Focusing on representational approaches to emotion during the years of American literary realism’s dominance and in the works of such authors as Edith Wharton, Alice Dunbar-Nelson, W. D. Howells, Charles Chesnutt, and others, Emotional Reinventions: Realist-Era Representations Beyond Sympathy contends that emotional representations were central to the self-conscious construction of high realism (in the mid-1880s) and to the interrogation of its boundaries. Based on realist-era authors’ rejection of “sentimentalism” and its reduction of emotional diversity (a tendency to stress what Karen Sanchez-Eppler has described as sentimental fiction’s investment in “overcoming difference”), Melanie Dawson argues that realist-era investments in emotional detail were designed to confront differences of class, gender, race, and circumstance directly. She explores the ways in which representational practices that approximate scientific methods often led away from scientific theories and rejected rigid attempts at creating emotional taxonomies. She argues that ultimately realist-era authors demonstrated a new investment in individuated emotional histories and experiences that sought to honor all affective experiences on their own terms.
“This is a nuanced and elegant analysis of how affect is portrayed in what Dawson refers to as ‘realist-era’ fiction. Against a critical tradition that downplays emotion’s centrality to this era, Dawson maintains that writers from this period reappropriated emotions crucial to the antebellum era but did so primarily to interrogate conventional expressions and established meanings.”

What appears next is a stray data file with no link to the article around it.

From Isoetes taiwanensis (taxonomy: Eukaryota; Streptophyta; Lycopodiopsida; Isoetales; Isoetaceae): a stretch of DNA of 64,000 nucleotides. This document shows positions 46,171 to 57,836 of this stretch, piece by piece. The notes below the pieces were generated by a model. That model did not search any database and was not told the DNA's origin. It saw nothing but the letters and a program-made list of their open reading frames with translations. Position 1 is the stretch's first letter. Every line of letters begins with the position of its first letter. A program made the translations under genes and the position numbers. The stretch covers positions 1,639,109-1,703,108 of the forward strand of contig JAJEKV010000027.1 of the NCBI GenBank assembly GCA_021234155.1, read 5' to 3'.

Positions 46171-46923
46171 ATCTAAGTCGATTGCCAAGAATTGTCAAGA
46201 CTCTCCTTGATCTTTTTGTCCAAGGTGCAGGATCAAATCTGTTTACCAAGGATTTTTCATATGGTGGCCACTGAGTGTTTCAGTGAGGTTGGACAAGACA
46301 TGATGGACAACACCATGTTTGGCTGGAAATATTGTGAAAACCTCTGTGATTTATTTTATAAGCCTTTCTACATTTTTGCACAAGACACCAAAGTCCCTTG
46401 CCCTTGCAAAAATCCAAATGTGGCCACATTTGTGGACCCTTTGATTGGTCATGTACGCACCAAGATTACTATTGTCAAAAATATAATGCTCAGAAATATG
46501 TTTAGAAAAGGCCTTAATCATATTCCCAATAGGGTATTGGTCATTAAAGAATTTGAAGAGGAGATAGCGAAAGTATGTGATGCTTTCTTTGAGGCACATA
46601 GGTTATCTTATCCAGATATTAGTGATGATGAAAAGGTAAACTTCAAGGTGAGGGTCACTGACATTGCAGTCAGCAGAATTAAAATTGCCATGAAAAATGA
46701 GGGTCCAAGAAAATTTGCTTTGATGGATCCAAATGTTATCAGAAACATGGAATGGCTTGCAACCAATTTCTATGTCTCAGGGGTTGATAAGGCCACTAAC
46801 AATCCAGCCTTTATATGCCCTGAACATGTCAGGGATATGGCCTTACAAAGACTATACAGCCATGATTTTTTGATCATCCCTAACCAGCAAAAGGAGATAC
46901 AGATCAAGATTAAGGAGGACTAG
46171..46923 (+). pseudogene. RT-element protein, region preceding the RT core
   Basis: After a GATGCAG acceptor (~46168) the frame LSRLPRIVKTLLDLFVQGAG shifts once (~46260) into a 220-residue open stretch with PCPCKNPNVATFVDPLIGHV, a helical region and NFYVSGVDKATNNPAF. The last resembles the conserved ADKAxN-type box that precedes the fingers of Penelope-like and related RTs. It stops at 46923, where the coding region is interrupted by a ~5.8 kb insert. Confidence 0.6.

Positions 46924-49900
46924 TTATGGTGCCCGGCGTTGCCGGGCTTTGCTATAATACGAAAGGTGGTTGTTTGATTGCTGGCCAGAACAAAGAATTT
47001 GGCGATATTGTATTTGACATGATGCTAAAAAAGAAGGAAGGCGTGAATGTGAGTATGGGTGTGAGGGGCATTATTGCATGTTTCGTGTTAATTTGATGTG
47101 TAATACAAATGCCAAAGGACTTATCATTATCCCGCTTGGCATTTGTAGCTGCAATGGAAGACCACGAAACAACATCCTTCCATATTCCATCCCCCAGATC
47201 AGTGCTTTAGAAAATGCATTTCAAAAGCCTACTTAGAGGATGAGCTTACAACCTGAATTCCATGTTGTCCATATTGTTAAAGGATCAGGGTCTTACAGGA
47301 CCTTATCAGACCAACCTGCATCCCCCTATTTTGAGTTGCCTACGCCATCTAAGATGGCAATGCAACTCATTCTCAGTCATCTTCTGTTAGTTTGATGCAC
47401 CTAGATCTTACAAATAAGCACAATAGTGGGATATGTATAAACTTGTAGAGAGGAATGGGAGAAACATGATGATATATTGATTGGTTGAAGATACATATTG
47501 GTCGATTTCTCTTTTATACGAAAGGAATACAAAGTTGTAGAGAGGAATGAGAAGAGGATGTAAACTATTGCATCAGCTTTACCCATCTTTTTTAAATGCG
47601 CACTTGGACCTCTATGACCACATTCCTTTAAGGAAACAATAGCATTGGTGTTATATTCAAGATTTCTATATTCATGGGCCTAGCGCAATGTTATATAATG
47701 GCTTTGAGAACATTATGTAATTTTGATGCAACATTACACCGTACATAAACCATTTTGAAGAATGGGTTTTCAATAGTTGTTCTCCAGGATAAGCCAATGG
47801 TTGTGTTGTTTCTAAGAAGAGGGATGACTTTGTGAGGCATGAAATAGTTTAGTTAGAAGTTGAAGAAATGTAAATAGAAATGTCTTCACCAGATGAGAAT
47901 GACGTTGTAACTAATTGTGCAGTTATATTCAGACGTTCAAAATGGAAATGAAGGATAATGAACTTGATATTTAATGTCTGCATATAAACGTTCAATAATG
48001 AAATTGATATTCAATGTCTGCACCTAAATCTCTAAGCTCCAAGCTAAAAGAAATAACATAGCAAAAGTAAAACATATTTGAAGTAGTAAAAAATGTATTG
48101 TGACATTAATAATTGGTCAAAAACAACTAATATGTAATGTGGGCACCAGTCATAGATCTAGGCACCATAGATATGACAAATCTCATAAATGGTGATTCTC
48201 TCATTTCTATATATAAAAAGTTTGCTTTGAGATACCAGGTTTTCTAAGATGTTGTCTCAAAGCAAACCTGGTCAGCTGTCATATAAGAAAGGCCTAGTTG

—Cynthia Davis, University of South Carolina
“Melanie Dawson’s Emotional Reinventions is an elegant account of the realist era study of emotion. Speaking with authority and clarity, Dawson’s book demonstrates that realist writers’ recognition of the limits of sympathy resulted in novel methods of observation and categorization of emotion. Dawson carefully places her research in conversation with other scholars and presents a compelling and highly readable account of the period.”
—Jennifer Travis, St. John’s University
Cover illustration: Bodily expressions as mapped by “Criterion of the Eyes” from M. L’Abbe Delaumosne and Mme. Angelique Arnaud’s Delsarte System of Oratory (1887) and ”Conditional Attitudes of the Hand” from Genevieve Stebbins’s Delsarte System of Expression (1885).